The complete fascination of a protein

As a young doctor, Eeva Piitulainen was fascinated by the protein Alpha-1 Antitrypsin and what problems a deficiency of it will entail. The protein was discovered in Malmö in the 60´s. And as Eeva started building the interest, she found it remarkable that no pulmonologist was conducting research on this topic in the very city where the protein in fact was discovered. 

Eeva has dedicated her professional life to researching Alpha-1 Antitrypsin Deficiency and in this podcast she tells us the story about how the protein was first discovered, about the combination of smoking and Alpha-1 Antitrypsin Deficiency, and why the treatment options across the world are so different from each other. 

A1R TIME is initiated by CSL Behring. Our goal is to spread awareness about Alpha-1 Antitrypsin Deficiency and to create a community for all affected by the diagnosis.


More episodes

Bounced between different hospitals

It has been three years since the Alpha-1-Antitrypsin Deficiency treatment was approved in Denmark. But even if you meet all the criteria for being eligible for treatment, being approved for the treatment can still be difficult, according to Dannie who has first hand experience of the reluctance in the system.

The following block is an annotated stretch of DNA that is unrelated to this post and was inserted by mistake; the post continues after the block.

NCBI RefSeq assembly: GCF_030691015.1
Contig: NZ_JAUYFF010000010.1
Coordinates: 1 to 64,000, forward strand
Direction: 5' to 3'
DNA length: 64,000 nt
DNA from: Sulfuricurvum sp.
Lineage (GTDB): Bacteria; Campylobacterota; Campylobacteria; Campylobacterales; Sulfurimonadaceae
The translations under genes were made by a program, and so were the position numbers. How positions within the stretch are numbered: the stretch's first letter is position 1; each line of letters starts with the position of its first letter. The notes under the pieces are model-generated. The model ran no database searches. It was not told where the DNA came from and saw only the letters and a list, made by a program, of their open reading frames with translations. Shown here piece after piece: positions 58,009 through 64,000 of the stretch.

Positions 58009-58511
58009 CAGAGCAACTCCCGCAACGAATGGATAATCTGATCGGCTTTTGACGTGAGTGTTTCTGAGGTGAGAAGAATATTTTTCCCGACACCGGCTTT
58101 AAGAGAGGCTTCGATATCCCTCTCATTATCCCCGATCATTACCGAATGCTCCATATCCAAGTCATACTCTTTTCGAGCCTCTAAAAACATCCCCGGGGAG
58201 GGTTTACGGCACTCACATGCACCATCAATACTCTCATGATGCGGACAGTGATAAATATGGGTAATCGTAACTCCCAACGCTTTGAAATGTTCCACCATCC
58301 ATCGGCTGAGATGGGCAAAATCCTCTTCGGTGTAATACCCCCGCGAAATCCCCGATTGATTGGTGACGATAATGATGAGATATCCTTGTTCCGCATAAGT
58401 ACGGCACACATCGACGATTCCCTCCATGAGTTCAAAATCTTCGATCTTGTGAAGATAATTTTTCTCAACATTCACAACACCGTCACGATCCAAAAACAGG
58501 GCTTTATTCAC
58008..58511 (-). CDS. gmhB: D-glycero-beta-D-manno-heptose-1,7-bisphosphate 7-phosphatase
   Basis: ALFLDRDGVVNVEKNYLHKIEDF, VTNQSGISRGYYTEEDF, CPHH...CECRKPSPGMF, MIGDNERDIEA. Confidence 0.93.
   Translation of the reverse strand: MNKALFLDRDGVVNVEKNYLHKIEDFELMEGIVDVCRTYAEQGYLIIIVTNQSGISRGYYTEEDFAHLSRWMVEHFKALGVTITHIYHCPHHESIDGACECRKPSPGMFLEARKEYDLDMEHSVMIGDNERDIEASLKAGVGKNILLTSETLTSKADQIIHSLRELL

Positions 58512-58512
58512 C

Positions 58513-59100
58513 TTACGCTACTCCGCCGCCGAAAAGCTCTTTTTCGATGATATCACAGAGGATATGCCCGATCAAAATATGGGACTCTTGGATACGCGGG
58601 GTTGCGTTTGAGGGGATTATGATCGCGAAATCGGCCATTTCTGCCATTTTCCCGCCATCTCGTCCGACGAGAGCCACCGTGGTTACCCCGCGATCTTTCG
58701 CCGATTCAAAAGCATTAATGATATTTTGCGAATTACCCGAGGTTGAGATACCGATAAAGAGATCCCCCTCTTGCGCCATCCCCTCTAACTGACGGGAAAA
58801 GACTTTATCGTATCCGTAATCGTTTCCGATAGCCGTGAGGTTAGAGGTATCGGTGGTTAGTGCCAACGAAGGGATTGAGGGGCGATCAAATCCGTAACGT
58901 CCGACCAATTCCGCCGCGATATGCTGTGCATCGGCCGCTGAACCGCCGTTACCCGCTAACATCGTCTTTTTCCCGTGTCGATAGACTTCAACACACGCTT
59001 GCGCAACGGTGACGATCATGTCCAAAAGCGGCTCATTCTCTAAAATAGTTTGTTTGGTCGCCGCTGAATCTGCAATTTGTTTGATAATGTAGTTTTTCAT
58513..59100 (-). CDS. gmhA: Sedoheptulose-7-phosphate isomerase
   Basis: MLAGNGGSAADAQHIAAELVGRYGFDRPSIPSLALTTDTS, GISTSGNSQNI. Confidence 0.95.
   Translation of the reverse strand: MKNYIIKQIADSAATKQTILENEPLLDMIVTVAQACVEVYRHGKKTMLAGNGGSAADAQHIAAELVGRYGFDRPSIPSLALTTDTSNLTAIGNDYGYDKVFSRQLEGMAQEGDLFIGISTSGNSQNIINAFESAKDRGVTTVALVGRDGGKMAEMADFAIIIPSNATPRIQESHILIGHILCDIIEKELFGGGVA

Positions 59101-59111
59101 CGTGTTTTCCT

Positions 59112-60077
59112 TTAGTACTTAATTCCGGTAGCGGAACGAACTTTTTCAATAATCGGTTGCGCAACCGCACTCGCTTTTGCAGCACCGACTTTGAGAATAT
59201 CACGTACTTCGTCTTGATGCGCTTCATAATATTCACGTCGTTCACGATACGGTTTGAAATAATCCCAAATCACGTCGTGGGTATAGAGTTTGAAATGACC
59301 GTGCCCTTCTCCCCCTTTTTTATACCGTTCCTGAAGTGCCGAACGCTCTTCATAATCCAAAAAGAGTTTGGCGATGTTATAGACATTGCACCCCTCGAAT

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Early diagnosis offers better treatment options

Lise lived without a correct diagnosis for years and was past 40 before she was diagnosed with Alpha-1-Antitrypsin Deficiency. Today she has become too ill for medical treatment, but has fortunately benefited from a valve operation.

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The long road to diagnosis

Gunhild Nørhave knew that something was not right. She was 18 years old and short of breath. When it was at its worst, her lung capacity was down to 20 percent.

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